Tuesday, 21 April 2009 06:31

Uncovering the Emotion

When we remove the recognisable, the unseen becomes visible.

I have recently been involved in a very interesting project, which I will not reveal details of as yet (suspense!). What I can say is that it was a challenge, since, like most other things, the theme has been visited quite often. In these cases (and not only), is way too easy to fall into cliches and two-dimensionality, when on the other hand we want to engage the viewers and invite them to delve into the photograph – to feel part of it.

Although the theme might be brimming with emotion, as is this case, it is still challenging to find a way to strip off the “excess”, leaving only the bare essentials in the image. I speak on a personal level, however I am pretty sure that any photographer would be hard pressed to achieve this. The medium being photography is also another limit. I wanted to try to achieve my goal on-site, and not in post processing, since I felt that in this particular case, it was a little bit like cheating. I have absolutely no issues processing my photography until it has very little to do with what it looked like originally, however in this case, I felt that I should be true to the moment, which obviously made the whole exercise even harder.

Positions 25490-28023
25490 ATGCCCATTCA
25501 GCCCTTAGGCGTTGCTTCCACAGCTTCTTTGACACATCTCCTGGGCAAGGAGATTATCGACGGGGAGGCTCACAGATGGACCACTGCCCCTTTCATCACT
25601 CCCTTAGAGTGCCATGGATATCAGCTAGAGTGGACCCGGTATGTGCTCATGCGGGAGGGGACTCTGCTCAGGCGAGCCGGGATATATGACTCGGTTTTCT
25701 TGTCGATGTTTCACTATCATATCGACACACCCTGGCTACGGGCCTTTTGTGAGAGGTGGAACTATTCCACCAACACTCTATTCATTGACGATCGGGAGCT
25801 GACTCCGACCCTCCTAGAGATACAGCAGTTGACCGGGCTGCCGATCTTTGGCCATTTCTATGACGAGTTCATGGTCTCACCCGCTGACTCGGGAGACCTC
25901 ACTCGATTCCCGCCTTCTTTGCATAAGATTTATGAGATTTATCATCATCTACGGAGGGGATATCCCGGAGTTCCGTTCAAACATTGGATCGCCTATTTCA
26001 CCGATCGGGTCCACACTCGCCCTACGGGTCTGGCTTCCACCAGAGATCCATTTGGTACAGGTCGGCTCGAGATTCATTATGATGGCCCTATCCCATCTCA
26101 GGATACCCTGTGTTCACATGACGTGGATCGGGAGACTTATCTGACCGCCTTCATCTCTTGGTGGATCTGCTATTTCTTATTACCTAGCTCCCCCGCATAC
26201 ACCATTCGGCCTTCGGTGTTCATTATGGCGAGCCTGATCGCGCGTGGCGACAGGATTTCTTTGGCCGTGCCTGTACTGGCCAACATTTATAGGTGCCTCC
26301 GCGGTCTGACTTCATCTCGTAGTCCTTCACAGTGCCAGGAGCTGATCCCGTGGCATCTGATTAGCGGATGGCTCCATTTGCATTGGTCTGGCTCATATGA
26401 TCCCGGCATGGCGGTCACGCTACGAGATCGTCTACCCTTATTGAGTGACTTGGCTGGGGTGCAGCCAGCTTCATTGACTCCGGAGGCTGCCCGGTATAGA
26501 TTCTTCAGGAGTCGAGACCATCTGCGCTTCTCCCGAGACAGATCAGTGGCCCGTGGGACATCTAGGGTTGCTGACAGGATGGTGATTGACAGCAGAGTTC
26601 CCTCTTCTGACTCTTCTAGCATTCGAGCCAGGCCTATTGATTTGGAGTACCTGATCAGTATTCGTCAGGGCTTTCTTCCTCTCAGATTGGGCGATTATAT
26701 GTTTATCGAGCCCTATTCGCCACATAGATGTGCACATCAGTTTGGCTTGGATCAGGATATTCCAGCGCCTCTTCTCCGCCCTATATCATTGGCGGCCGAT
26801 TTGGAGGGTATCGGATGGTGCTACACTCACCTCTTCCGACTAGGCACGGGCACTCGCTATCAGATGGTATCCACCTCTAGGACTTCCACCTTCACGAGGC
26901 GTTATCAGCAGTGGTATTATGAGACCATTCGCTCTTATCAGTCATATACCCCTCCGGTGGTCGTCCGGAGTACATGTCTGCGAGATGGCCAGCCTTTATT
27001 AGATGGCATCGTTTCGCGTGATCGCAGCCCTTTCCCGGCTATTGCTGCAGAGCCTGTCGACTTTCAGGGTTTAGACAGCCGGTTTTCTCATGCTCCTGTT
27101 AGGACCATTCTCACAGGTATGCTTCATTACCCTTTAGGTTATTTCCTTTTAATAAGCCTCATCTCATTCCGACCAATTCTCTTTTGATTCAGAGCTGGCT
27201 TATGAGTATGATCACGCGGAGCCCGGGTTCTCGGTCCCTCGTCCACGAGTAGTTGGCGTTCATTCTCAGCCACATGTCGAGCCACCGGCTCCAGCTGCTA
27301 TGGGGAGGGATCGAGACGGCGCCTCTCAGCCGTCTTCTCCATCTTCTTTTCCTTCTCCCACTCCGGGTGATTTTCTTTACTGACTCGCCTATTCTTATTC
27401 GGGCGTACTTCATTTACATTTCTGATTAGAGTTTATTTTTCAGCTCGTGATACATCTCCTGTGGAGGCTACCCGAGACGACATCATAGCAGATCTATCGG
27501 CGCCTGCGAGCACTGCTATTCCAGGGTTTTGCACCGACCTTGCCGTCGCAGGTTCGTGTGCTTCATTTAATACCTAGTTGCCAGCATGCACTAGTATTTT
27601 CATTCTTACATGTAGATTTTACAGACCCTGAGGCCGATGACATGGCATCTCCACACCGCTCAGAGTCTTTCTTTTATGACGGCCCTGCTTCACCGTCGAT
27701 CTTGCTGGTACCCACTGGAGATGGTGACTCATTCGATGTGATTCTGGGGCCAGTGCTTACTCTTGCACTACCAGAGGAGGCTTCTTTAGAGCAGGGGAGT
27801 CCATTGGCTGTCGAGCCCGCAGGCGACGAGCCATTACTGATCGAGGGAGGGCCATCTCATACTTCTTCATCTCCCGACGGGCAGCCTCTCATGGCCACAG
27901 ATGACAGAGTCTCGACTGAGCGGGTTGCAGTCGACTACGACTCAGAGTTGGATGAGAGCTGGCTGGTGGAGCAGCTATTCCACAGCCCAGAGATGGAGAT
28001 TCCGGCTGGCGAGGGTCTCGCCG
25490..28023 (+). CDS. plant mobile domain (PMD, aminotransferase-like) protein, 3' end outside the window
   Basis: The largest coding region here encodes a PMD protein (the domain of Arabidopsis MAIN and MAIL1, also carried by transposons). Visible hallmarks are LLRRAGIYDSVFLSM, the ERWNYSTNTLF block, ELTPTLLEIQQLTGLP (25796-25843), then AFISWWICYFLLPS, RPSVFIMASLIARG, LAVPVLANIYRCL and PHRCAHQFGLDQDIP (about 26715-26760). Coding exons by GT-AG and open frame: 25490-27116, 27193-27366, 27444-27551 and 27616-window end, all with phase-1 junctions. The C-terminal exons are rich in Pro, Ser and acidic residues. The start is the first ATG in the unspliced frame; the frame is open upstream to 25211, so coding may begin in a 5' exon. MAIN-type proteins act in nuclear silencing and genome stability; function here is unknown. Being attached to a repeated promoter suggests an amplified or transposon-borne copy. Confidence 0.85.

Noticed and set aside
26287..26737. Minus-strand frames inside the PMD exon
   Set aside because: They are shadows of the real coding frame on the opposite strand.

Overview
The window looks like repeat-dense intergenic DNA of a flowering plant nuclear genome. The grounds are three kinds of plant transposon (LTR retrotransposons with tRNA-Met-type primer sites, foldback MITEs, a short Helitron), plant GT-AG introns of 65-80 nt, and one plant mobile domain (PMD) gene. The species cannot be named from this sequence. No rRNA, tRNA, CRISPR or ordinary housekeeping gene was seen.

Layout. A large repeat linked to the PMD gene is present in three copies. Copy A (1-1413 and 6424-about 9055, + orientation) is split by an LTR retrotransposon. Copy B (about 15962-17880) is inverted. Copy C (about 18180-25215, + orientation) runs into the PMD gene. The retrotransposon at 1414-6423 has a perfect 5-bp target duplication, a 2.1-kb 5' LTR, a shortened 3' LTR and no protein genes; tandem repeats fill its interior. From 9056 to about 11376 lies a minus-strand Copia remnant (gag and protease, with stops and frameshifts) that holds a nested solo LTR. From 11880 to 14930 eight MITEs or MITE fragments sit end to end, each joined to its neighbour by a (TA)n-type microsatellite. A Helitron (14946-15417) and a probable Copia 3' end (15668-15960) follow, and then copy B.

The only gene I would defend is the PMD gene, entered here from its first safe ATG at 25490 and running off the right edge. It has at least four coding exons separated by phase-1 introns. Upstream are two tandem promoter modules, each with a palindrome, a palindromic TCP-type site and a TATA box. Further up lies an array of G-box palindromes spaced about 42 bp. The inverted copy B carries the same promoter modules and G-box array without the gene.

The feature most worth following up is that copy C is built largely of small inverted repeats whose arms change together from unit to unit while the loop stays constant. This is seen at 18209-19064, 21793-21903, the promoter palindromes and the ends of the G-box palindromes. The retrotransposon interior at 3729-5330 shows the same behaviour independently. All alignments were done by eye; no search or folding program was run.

I do not know whether I have achieved my goal. That is something which is up to the viewers to judge, however I can say that I am quite satisfied with the results. The theme in question involves movement (that’s quite a hint), so it was clear that I needed to portray that, since in the end, it is the subtleties in the motion, and the interaction between the participants that makes the image, and not the people itself. I searched for details in expressions, movements, sequences – trying to identify the subtleties that externalise the emotions which are being exchanged.

By now it might be clearer what the theme revolves around, however I will simply conclude with a couple of images. I will add more as they materialise. Comments, as always, are more than welcome.

Looking back at these images, I can see the way the idea developed, from capturing the bigger picture, to a detail, and finally to a purely conceptual level, which although containing nothing much which is recognisable, still conveys the mood and emotion of the moment – or at least, that’s the intention. Each of these images has got its own value in my mind, and I am not stating that any one is better than the others. As it happens, however, a concept takes shape across time, leaving its milestones along the way. Each of them are equally important in order to reach the destination, if after all there is one to be reached.